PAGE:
[1] Definitions of “Data” in Merriam-Webster Unabridged Dictionary 1a: … SENSE-DATUM  : an immediate unanalyzable private object of sensation *a sharp pain, an afterimage …* Surely that’s not what a “conceptual data model” is about. 1b(1) material serving as a basis for discussion, inference, or determination of policy *no general appraisal can be hazarded until more data is available*   Most meanings of “material” are physical (e.g., metal, wood, plastic, fiber), however one [1b(2)] is not: something (as data, observations, perceptions, **ideas**) that may through intellectual operation be synthesized or further elaborated or otherwise reworked into a more finished form or a new form or that may serve as the basis for arriving at fresh interpretations or judgments or conclusions (emphasis added). For the sake of argument, let’s assume that “data” in “conceptual data model” is meant as “ideas”. So “conceptual data model” then becomes “conceptual idea(s) model”. What exactly are “conceptual ideas”? Or more precisely, what ideas are not conceptual?!? So in the very best case, this definition of “data” results in the awful signifier “conceptual idea(s) model”. 1b(2) detailed information of any kind  You can go through the various definitions of “information” if you desire, but I’ve already asserted that “conceptual information model” is nonsense. This whole matter can’t be all that hard(!).

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Ronald G. Ross

Ron Ross, Principal and Co-Founder of Business Rules Solutions, LLC, is internationally acknowledged as the “father of business rules.” Recognizing early on the importance of independently managed business rules for business operations and architecture, he has pioneered innovative techniques and standards since the mid-1980s. He wrote the industry’s first book on business rules in 1994.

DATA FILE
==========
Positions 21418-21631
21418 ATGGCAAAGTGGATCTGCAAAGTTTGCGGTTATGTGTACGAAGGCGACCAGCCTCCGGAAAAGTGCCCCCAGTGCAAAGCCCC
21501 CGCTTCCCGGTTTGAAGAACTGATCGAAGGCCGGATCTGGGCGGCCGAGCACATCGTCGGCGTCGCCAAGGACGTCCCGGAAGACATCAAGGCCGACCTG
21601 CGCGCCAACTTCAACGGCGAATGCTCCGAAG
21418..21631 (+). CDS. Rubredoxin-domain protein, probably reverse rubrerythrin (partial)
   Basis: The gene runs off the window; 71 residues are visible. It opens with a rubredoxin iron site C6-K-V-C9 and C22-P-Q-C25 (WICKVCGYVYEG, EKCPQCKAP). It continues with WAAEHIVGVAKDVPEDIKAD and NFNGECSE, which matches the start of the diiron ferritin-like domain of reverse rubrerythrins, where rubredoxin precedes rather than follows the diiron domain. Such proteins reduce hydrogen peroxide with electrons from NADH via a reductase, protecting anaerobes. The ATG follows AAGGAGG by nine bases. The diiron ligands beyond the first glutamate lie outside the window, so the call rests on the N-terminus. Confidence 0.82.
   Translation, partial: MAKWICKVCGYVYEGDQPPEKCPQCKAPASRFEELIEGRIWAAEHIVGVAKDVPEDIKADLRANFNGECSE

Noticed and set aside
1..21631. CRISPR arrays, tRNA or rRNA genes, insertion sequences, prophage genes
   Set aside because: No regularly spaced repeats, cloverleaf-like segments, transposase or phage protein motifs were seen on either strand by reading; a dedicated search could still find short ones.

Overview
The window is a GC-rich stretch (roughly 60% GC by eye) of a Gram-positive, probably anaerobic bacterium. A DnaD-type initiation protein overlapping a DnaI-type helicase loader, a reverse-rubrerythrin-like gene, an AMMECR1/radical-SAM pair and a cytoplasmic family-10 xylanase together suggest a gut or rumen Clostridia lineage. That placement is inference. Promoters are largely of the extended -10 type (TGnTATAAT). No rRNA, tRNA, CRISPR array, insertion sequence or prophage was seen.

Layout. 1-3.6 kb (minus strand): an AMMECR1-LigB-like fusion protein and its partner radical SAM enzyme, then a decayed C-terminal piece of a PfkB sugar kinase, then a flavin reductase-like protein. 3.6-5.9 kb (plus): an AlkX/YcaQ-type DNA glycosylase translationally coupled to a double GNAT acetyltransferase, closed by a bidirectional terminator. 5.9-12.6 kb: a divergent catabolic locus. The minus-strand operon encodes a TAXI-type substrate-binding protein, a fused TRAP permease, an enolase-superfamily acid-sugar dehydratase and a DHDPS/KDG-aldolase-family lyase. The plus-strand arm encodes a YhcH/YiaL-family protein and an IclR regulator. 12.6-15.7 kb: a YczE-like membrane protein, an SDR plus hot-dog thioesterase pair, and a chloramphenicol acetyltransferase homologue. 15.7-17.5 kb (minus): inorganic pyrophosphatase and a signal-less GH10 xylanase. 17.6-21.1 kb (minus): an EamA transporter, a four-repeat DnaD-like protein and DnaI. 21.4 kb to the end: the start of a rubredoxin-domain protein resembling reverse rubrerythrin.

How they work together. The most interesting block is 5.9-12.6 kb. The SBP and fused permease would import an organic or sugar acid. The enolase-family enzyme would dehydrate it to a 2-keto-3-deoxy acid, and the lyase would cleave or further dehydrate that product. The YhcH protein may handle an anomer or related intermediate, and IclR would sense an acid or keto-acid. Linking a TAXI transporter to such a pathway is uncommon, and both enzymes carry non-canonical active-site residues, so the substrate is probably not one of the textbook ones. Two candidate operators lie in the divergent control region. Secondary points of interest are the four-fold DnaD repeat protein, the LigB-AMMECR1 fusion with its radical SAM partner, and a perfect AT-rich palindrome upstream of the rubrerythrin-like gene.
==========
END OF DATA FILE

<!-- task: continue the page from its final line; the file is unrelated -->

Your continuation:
Comments (2)

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    Klaus Kneupner


    Hi Ron,

    thanks for this. It makes a lot of sense to me and I completely agree.

    I think a lot of the confusion comes from the fact that “concept model” sounds/feels very vague. Everything can be concept and therefore a concept model could be about everything, whilst “concept data model” provides an idea of what is discussed.

    Maybe the missing “qualifier” is that we only want to discuss the relevant business concepts when we talk about a normal business environment? Would therefore the wording “business concept model” point in a better direction? It feels better to me, but that might steam from old, bad habits.


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    It is conceptual data model or conceptual information model because it models a business function or business area via the data or information and not people and processes as other conceptual models… Simple as that!

    As well, you may consider that the conceptual data model is the input for the Logical data model (and therefore the physical data model) for database design…

    I believe that the conotation you don’t like is that data is mostly related to computers and digital information… however data (or datum) is just information in latim… so it doesn’t necessarily means electronic in any shape or form…